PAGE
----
I “The Supreme Legislative power of the United States of America to be vested in two different bodies of men; the one to be called the Assembly, the other the Senate who together shall form the Legislature of the United States with power to pass all laws whatsoever subject to the Negative hereafter mentioned.
II The Assembly to consist of persons elected by the people to serve for three years.
III. The Senate to consist of persons elected to serve during good behaviour; their election to be made by electors chosen for that purpose by the people: in order to this the States to be divided into election districts. On the death, removal or resignation of any Senator his place to be filled out of the district from which he came.
IV. The supreme Executive authority of the United States to be vested in a Governour to be elected to serve during good behaviour — the election to be made by Electors chosen by the people in the Election Districts aforesaid — The authorities & functions of the Executive to be as follows: to have a negative on all laws about to be passed, and the execution of all laws passed, to have the direction of war when authorized or begun; to have with the advice and approbation of the Senate the power of the making all treaties; to have the sole appointment of the heads or chief officers of the departments of Finance, War and Foreign Affairs; to have the nomination of all other officers (Ambassadors to foreign Nations included) subject to the approbation or rejection of the Senate; to have the power of pardoning all offences except Treason; which he shall not pardon without the approbation of the Senate.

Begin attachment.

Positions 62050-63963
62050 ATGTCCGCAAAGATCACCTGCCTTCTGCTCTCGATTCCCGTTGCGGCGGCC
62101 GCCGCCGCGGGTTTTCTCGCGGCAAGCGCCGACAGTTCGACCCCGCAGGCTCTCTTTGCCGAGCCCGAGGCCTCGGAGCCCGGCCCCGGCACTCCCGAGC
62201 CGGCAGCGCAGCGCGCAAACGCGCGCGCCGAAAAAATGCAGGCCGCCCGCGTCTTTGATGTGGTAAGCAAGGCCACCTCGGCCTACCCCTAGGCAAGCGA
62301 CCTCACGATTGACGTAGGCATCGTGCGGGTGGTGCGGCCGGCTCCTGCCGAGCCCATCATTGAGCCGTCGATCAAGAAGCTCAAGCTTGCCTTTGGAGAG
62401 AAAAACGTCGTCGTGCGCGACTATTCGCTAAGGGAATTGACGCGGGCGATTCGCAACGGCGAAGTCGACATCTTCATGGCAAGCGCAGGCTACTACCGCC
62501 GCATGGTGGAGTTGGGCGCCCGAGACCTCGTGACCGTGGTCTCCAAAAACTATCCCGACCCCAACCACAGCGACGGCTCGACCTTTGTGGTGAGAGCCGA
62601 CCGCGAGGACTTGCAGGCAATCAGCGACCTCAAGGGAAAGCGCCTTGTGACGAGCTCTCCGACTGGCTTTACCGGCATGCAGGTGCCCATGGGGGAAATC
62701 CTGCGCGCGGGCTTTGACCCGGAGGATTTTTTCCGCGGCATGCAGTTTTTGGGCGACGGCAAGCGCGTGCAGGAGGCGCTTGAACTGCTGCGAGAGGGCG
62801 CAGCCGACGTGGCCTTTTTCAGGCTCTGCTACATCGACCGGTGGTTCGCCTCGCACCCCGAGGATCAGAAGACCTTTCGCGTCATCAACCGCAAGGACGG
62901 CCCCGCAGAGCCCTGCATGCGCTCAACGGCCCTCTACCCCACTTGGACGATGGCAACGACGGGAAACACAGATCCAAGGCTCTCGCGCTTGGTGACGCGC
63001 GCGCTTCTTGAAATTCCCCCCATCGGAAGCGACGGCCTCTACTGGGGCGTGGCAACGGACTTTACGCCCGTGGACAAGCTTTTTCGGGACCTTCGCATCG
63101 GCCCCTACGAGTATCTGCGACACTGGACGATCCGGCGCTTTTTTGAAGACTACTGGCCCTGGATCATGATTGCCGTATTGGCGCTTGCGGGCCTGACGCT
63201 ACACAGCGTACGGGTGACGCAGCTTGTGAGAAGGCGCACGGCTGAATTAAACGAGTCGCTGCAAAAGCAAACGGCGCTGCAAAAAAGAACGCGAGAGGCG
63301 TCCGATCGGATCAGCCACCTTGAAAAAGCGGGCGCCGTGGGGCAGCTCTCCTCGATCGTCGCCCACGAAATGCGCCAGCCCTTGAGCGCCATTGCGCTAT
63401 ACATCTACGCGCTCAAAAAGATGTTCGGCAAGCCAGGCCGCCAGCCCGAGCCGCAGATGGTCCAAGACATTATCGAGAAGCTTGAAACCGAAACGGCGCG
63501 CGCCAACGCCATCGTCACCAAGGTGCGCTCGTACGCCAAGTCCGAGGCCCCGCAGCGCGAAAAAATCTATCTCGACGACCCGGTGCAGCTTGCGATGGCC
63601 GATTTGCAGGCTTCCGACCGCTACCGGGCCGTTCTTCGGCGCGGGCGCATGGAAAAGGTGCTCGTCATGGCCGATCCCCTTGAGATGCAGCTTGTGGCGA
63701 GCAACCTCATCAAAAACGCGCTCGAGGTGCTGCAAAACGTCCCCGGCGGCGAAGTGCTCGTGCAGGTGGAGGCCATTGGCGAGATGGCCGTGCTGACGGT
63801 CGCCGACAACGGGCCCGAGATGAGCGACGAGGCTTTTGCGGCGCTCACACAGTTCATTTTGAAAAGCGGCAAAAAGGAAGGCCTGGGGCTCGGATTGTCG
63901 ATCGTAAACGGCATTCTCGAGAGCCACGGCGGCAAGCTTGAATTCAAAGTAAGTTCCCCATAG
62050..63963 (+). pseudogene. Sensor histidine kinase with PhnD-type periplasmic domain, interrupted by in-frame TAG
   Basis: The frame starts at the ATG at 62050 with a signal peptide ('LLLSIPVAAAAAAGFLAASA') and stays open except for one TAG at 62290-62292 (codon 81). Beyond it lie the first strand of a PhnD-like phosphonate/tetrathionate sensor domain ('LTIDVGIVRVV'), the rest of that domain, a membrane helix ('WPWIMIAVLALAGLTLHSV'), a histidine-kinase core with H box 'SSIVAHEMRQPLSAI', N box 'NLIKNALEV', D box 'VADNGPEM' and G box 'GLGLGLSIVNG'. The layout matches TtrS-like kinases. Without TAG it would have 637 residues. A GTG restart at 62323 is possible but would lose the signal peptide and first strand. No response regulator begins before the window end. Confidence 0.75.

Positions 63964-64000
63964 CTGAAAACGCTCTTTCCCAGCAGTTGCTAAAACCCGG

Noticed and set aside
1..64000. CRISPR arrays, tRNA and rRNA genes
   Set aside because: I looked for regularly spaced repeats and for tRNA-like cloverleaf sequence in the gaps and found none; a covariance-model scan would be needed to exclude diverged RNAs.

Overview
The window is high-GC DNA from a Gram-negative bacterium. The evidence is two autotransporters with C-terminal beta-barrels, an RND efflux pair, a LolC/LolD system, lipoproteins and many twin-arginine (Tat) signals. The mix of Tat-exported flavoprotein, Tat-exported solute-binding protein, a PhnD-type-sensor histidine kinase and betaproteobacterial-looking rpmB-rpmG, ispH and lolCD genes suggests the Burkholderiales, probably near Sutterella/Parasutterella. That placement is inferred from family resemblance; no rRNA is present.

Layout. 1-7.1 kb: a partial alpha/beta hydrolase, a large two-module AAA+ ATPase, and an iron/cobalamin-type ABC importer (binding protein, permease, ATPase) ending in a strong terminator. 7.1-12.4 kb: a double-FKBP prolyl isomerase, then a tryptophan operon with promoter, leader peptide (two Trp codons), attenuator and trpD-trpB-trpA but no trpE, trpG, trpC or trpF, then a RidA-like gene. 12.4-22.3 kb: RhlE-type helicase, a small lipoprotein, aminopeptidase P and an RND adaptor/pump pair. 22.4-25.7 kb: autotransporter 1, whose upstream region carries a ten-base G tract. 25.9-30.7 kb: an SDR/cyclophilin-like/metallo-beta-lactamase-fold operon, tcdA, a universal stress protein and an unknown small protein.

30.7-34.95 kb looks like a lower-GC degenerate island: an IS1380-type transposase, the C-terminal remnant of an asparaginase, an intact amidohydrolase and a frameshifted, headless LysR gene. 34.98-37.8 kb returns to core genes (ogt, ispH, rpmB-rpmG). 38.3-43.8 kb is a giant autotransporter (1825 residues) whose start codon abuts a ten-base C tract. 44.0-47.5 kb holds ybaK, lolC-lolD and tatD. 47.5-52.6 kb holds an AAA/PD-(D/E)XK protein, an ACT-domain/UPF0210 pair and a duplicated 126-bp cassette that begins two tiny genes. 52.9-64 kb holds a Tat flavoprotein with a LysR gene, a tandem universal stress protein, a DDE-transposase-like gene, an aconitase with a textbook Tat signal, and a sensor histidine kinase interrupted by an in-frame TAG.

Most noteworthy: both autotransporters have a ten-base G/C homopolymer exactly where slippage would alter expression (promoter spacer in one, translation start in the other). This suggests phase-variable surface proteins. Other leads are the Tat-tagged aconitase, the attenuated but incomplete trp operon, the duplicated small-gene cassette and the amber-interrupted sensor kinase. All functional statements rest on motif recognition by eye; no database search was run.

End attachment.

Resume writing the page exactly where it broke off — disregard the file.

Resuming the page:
V. On the death resignation or removal of the Governour his authorities to be exercised by the President of the Senate till a Successor be appointed.
VI The Senate to have the sole power of declaring war, the power of advising and approving all Treaties, the power of approving or rejecting all appointments of officers except the heads or chiefs of the departments of Finance War and foreign affairs.
VII. The Supreme Judicial authority to be vested inNAJudges to hold their offices during good behaviour with adequate and permanent salaries. This Court to have original jurisdiction in all causes of capture, and an appellative jurisdiction in all causes in which the revenues of the general Government or the citizens of foreign nations are concerned.
VIII. The Legislature of the United States to have power to institute Courts in each State for the determination of all matters of general concern.
IX. The Governour Senators and all officers of the United States to be liable to impeachment for mal — and corrupt conduct; and upon conviction to be removed from office, & disqualified for holding any place of trust or profit — all impeachments to be tried by a Court to consist of the ChiefNAor Judge of the Superior Court of Law of each State, provided such Judge shall hold his place during good behavior, and have a permanent salary.
X All laws of the particular States contrary to the Constitution or laws of the United States to be utterly void; and the better to prevent such laws being passed, the Governour or president of each state shall be appointed by the General Government8 and shall have a negative upon the laws about to be passed in the State of which he is Governour or President